[This is another book in the “Fall of the Sorcerers” set — in fact, I think it comes before Mareet Saruis’ story, a.k.a. The Golden Wyvern. I’d originally thought Sorcerer’s Bane was the second book in the series, but now I think it’s first.]
The coachman called to his team, and the vehicle rolled to a stop on the wet cobbles, almost directly in front of a young man in a green frock coat. “Alzur!” the driver called as he set the brake. “This is Alzur!”
The door banged open, and a head thrust out. “Indeed it is,” the new arrival said, looking around the square. “It hasn’t changed a bit, has it?”
The man in the green coat hurried toward him. â€œAnrel!â€ he called. â€œYou’ve made it!â€
â€œHello, Fal,â€ the passenger said, clambering down. â€œYou haven’t changed, either, I see.â€
â€œAh, so it might appear to the casual glance,â€ Fal said, clapping his friend on the back, â€œbut I think that when we have a chance to talk a little you’ll see just how different I have become. When you left I was a child, Anrel, and I like to think I am rather more than that now.â€ He glanced around. â€œThis way, I think â€“ I believe the rain could start again any second, and I would rather not be halfway up the hill when that happens.â€
â€œI am entirely at your disposal,â€ Anrel said, â€œonce you let me retrieve my baggage.â€ He turned to the driver, who had untied the canvas and was heaving a leather-bound traveling case to the cobbles.
â€œOf course!â€ Fal said, hurrying to snatch up the first bag.
The coachman handed the next directly to Anrel, who nodded, and passed the man a coin in exchange.
â€œIs this everything?â€ Fal asked, hefting the traveling case.
â€œIndeed it is,â€ Anrel said. â€œI am, after all, only a poor student, not a mighty sorcerer like yourself.â€
Fal punched him lightly on the shoulder. â€œSorcerer, pfah! I am a man like yourself, Anrel. Are we not all the children of the Father and the Mother, and heirs of the Old Empire?â€ He began marching across the square, toward a pair of small tables set beneath a broad sky-blue awning.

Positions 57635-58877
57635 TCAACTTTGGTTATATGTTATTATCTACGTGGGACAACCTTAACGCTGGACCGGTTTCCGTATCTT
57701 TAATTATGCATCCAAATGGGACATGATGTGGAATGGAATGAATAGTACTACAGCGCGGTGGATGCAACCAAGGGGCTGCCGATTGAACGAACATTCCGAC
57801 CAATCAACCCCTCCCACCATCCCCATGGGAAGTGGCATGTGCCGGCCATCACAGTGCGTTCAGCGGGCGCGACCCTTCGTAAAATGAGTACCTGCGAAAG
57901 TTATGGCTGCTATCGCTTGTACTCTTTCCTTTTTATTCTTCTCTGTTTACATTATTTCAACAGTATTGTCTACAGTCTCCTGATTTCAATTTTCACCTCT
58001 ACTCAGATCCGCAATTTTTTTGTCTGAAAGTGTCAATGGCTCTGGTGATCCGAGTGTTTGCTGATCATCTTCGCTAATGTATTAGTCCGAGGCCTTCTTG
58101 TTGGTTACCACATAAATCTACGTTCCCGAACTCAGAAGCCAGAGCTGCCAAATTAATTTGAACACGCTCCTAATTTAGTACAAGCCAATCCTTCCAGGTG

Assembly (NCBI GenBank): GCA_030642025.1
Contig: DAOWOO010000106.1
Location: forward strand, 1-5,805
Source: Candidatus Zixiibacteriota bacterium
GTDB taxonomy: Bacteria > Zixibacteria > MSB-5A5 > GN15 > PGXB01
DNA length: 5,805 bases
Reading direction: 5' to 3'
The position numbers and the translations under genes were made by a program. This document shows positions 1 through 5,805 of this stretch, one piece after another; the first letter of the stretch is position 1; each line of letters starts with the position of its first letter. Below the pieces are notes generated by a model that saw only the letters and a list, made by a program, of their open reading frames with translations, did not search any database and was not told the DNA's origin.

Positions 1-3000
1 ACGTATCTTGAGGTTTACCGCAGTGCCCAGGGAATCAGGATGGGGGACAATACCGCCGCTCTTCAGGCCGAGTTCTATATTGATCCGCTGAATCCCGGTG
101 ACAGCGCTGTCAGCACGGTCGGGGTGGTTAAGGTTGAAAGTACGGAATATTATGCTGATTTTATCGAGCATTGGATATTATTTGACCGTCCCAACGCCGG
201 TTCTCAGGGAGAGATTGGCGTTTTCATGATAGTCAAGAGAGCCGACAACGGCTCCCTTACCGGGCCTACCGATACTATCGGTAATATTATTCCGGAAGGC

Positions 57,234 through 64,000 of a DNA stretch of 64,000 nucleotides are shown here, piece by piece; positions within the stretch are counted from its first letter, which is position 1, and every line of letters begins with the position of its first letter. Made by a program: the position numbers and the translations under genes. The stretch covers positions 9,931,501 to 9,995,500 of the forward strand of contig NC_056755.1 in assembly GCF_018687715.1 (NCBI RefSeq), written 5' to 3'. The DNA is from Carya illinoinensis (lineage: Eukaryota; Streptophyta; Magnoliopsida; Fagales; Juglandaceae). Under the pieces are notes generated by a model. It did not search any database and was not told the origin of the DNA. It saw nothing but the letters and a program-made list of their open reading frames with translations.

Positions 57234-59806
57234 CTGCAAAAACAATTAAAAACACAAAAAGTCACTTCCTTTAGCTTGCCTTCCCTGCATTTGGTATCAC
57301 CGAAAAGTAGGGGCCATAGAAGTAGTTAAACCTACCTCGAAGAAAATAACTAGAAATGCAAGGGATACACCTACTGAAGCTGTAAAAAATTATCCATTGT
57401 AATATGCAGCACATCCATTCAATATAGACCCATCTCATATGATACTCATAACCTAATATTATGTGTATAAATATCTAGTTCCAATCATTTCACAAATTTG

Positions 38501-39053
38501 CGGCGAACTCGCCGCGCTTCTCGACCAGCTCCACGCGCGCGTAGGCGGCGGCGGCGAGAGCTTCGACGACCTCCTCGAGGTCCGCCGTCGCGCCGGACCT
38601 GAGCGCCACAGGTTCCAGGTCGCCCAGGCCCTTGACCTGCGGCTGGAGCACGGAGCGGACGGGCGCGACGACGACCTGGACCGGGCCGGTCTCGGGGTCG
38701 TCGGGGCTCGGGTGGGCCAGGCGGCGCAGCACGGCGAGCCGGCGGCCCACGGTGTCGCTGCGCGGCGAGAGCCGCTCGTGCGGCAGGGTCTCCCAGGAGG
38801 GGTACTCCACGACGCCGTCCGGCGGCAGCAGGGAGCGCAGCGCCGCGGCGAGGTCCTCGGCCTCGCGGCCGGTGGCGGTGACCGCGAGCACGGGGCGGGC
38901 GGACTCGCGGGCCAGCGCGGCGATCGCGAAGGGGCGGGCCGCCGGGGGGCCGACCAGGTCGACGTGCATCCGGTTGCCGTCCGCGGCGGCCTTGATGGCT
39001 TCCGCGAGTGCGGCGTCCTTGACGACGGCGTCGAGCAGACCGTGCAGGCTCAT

â€œSome of us are the more favored heirs, Fal, while others are but despised cousins,â€ Anrel said, following his companion. â€œYour magic gives you a status most of us can never aspire to.â€
Fal glanced back over his shoulder. â€œI think you may misjudge the situation, my friend. What our fathers dared not dream of, our sons may take for granted.â€
â€œYou have certainly achieved what your father did not,â€ Anrel said.
â€œPfah!â€ Fal waved his free hand in dismissal.
A moment later the two of them had taken seats beneath the blue awning, setting Anrel’s luggage to one side. A woman in a white apron hurried from the door to their table side and said breathlessly, â€œLord Fal! How can I serve you?â€
Fal looked questioningly at his companion.
â€œI dined at the Kuriel way-station,â€ Anrel said. â€œJust a little wine to wash the road-dust from my throat would be fine.â€
â€œA bottle of Lithrayn red, then,â€ Fal said. â€œAnd a plate of sausages, and some of those lovely seed-cakes from…â€ He stopped, frowning. He had turned to point to a nearby shop, but now he broke off in mid-sentence and asked, â€œIs the bakery closed?â€
The woman followed his gaze and said, â€œHadn’t you heard? Lord Balutar caught the baker’s son stealing from his herb garden, and has sentenced him to death. The whole family is up there now, pleading for his life.â€